Investing in big oil, like Royal Dutch Shell (LSE: RDSB) and BP, isn’t exactly popular these days. It’s all down to this climate change thing, and the growing desire to move away from hydrocarbons. It shows in the RDSB share price, down more than 45% over the past two years.
We’ve seen a small upwards blip in the first week of June, with Shell shares rising 3% in the month so far. That’s pretty much at background noise levels though. So where is the share price likely to go now? Shell gave us a reminder Monday that maybe we shouldn’t write it off just yet.
The company released details of its first-quarter dividend payments in various currencies. In sterling, the payment amounts to 12.26p per share. If we assume we’ll see the same for each of the next three quarters, that would be a total of 49p per share. And that would provide a yield of 3.7%.
It’s not the biggest yield in the FTSE 100. But if it proves reliable, I think it could make Shell an attractive long-term buy. And that could mean the RDSB share price is currently too low.
New future for dividends
But is the dividend going to be reliable? Shell is one of those companies that’s been reluctant to meddle with its dividend policy for decades. Just keep it growing slowly and steadily, and ignore the short-term market. That saw Shell through the previous oil price crisis just fine. But the pandemic shock, coupled with escalating political pressure on energy markets, meant that couldn’t hold forever.
So Shell has rebased its dividends, setting a new level which the company believes is now sustainable. The dividend cut has resulted in a depressed RDSB share price, but I can’t help wondering if the sell-off has been overdone.
Now, I’m no energy industry analyst. And I’ve no hope of quantifying the likely state of the world energy markets over the coming years. So I can’t judge based on my own expertise. But the long-term conservative nature of Shell’s approach to dividends makes me think the company has put a lot of thought into the level it thinks can now be sustained.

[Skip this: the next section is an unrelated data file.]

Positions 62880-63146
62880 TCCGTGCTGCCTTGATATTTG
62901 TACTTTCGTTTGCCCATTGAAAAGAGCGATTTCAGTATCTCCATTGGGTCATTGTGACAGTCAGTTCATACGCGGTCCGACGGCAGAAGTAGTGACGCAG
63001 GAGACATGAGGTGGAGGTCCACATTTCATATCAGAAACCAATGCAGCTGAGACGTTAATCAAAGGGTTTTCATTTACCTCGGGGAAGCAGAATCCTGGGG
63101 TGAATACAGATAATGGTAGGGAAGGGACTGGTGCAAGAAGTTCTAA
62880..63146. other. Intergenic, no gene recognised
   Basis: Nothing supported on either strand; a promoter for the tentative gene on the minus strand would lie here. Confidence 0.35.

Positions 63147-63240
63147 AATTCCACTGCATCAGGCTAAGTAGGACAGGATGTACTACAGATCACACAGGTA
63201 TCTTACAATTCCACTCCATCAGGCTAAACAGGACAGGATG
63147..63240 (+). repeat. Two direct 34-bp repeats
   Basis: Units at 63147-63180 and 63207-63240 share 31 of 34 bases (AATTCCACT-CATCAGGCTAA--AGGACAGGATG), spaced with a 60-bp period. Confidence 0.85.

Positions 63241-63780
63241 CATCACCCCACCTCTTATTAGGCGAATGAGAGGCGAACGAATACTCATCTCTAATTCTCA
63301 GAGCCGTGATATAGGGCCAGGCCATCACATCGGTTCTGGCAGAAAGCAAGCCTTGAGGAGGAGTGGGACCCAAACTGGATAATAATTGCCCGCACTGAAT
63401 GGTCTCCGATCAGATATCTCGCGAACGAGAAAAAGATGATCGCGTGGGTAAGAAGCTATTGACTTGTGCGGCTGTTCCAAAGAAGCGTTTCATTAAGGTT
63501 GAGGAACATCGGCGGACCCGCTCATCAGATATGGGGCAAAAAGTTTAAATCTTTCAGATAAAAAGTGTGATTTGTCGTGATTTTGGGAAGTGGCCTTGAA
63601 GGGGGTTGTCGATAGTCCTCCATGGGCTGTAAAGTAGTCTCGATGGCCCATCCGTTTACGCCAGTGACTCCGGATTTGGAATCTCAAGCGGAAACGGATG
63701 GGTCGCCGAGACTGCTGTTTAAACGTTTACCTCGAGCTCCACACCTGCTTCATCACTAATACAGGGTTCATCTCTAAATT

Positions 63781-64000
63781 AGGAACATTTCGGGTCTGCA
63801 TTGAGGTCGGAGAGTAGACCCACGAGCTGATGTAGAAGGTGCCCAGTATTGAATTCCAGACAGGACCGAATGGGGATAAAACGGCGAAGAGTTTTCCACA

RDSB share price: will I buy?
In short, Shell seems more likely to be able to analyse its own dividend abilities than anyone. Had it been a small oil company, or any other company without such a long and stable history, I’d place little confidence in its dividend proclamations. But I find myself trusting Shell. Well, as far as I’d trust any company.
So does the RDSB share price suggests a buy right now? Well, I do have my upbeat feeling about the dividend. But amid the massive uncertainty facing the energy business right now, Shell might just have got it wrong. To answer the question in the title of this piece, I think the Shell share price could easily show a bit more summer optimism and head upwards in June. Yet against the background of negativity, I’m not going to buy now. But I’ll keep watching.
Alan Oscroft has no position in any of the shares mentioned. The Motley Fool UK has no position in any of the shares mentioned. Views expressed on the companies mentioned in this article are those of the writer and therefore may differ from the official recommendations we make in our subscription services such as Share Advisor, Hidden Winners and Pro. Here at The Motley Fool we believe that considering a diverse range of insights makes us better investors.